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September 27-October 4, 2006

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The Eggplant and I

Escape the kitchen and enjoy late summer's favorite nightshade

By Selene Latigo

To praise the bounty of a late summer harvest is like explaining why I enjoy chocolate--some things are just so obviously great that there's little reason to expound on them. However, with people who hate eggplant still out there, I find the need to discuss one of my favorite seasonal standouts. Eggplant holds its own special aura in the garden--from its spectacular star-shaped blossom to its mysteriously seductive shades of black, purple, pink or white. Every culture seems to incorporate this nightshade in some way or another into its cuisine, oftentimes paired with other summertime beauties growing alongside.

Even though I take pride in our extensive home garden menu--utilizing every vegetable we grow, even if it means a few months of zucchini bread, salsa and a whole cucumber for each of us at every meal--there is one dish that I hardly ever make for myself. Eggplant Parmesan is, in my opinion, better left to the neighborhood Italian restaurants. The amount of oil, frying and cheese involved in creating a traditional serving of this classic concoction is appalling and it just tastes better when I'm far from my own kitchen. To fully satisfy this summer's annual craving, I conducted a little tour of eggplant Parmesan around town.

To begin, I visited Santa Cruz's quintessential Italian restaurant. Shelves packed with basket-clad chianti bottles, red-checkered tablecloths, candle-lit booths and a classic Italian-American menu have made Ristorante Italiano a festive and fun destination since 1980. I'm drawn in by the sunny outdoor deck, dappled in shade from the huge sycamore trees overhead, a cheerful three-story mural and lilting jazz tunes that almost drown out the bustle of Soquel Avenue. The eggplant Parmesan ($9.95, lunch) consists of three generously fried big rounds of eggplant, thickly coated in breading, topped with melted mozzarella and doused in oil-glistening marinara. The sauce was just a backdrop, lending tomato flavor to the salty cheeses and eggplant. The small pile of slightly overcooked veggies on the side was a welcome green respite.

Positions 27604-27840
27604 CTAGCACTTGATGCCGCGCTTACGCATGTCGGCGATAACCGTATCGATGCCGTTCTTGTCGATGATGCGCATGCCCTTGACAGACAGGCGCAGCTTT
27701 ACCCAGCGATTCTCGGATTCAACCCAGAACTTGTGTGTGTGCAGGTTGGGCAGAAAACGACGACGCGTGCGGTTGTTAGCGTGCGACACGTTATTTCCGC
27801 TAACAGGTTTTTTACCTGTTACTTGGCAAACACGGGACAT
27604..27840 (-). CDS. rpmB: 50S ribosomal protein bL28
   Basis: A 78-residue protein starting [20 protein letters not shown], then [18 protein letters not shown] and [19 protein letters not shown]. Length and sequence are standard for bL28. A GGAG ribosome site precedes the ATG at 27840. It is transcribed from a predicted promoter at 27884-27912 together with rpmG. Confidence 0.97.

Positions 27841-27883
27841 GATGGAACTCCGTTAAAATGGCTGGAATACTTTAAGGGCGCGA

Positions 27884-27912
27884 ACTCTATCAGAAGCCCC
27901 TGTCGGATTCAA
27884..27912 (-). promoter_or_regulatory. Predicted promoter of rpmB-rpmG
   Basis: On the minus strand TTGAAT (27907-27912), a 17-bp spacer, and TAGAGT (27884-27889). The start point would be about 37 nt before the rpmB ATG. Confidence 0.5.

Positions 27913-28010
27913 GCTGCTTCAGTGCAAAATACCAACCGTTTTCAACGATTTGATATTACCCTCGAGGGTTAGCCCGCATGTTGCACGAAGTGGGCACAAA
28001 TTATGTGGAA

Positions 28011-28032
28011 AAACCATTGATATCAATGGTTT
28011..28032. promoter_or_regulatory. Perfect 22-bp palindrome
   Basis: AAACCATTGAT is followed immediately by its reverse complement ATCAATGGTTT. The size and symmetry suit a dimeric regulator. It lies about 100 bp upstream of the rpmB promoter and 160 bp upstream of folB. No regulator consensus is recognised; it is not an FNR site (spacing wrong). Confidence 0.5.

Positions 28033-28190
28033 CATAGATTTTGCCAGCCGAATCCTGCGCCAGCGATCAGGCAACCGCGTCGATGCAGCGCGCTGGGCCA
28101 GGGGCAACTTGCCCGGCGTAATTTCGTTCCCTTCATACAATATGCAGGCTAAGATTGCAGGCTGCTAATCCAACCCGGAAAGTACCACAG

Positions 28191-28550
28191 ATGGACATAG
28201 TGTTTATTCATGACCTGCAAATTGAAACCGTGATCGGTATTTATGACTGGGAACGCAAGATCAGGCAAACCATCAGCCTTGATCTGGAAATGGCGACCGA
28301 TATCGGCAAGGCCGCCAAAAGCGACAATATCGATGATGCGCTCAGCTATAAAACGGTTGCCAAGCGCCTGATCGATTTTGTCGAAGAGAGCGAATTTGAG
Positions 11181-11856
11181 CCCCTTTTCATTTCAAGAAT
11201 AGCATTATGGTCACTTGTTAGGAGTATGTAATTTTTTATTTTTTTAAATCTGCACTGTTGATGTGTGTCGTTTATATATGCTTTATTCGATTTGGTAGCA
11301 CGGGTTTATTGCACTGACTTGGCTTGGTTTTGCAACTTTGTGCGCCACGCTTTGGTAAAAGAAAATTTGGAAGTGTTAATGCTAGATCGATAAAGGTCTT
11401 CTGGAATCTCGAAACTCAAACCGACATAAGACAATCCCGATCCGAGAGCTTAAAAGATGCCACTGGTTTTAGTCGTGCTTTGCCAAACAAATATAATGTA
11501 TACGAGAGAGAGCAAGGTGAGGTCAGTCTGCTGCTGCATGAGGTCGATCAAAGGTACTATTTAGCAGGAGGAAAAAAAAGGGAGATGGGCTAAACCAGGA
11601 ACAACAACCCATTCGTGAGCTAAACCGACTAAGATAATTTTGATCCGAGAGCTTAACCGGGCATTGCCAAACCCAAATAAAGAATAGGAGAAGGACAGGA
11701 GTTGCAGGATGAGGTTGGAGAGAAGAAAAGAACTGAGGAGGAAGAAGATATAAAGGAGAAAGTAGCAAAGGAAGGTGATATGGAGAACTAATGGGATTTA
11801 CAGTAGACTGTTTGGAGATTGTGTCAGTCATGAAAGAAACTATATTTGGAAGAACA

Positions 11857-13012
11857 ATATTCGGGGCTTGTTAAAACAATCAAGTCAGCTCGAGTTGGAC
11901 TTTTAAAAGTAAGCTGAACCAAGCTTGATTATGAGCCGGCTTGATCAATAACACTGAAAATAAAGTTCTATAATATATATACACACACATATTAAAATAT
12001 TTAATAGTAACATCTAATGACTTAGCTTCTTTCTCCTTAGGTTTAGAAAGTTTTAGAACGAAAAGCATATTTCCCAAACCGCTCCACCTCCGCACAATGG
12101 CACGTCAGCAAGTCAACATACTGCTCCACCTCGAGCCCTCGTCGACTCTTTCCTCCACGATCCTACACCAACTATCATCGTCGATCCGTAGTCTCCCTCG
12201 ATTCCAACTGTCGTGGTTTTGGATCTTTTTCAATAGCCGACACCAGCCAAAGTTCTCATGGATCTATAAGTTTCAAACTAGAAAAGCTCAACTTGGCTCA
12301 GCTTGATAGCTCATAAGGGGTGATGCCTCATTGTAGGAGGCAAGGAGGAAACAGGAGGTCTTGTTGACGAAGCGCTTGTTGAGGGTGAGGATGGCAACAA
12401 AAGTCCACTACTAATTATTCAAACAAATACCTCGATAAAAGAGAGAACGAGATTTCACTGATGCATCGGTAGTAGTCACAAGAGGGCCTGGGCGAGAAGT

A newcomer to our food community, Papa O's in Capitola offers a very different take on eggplant Parmesan ($11.95, dinner). On a Thursday, we stumbled upon "community night" which means customers receive a second entree half-off, and a shockingly affordable wine list considering the excellent selections. Their version was layered and cut into a large lasagna-style square, with strips of tender thin eggplant, summer squash, chard and just a touch of mozzarella. The marinara was very fresh and chunky with onion and bits of carrot, making the whole dish more reminiscent of a stacked ratatouille than its actual title. The house-made blue cheese dressing with my side salad (included in entree) and the decorative herbed pats of butter that came with our basket of warm bread deserve special mention. However, Dave's mashed potatoes held an unfortunate powdery, reconstituted flavor and texture and he noted the grilled polenta at the next table as a better substitute.

I'm not surprised that my favorite stop along this tour was Ristorante Avanti. With a dedicated philosophy of supporting local farms and using sustainable products, I knew that this eggplant was at its peak, probably picked not long before I enjoyed it. The plate ($10, lunch) held three slices of eggplant in graduated diameter, aesthetically splayed atop one another, sandwiching a balanced ratio of melted fresh mozzarella. The eggplant was fried to its ideally supple state with just a dusting of crisp breading and slightly charred skin. The sauce tasted long-cooked, deep and dark, with a sweet concentrated tomato flavor. It came with a small pool of smooth soft polenta, rich, cheese-infused and enhanced by the intense marinara spilling over. Lunchtime here is a great deal.

Initially, I expected to be overwhelmed by options when I started my search for eggplant Parmesan on local menus, especially since it happens to be at its seasonal prime. However, my hasty assumption that this dish has practically become as American as pepperoni pizza proved wrong. And so, my advice is to order it if you see it, just in case this is a disappearing trend, or just suck it up and pull out your cast iron pan and fry away.

Ristorante Italiano, 555 Soquel Ave., Santa Cruz; 831.458.2321. Papa O's, 427 Capitola Ave., Capitola; 831.465.6605. Ristorante Avanti, 1711 Mission St., Santa Cruz; 831.427.0135

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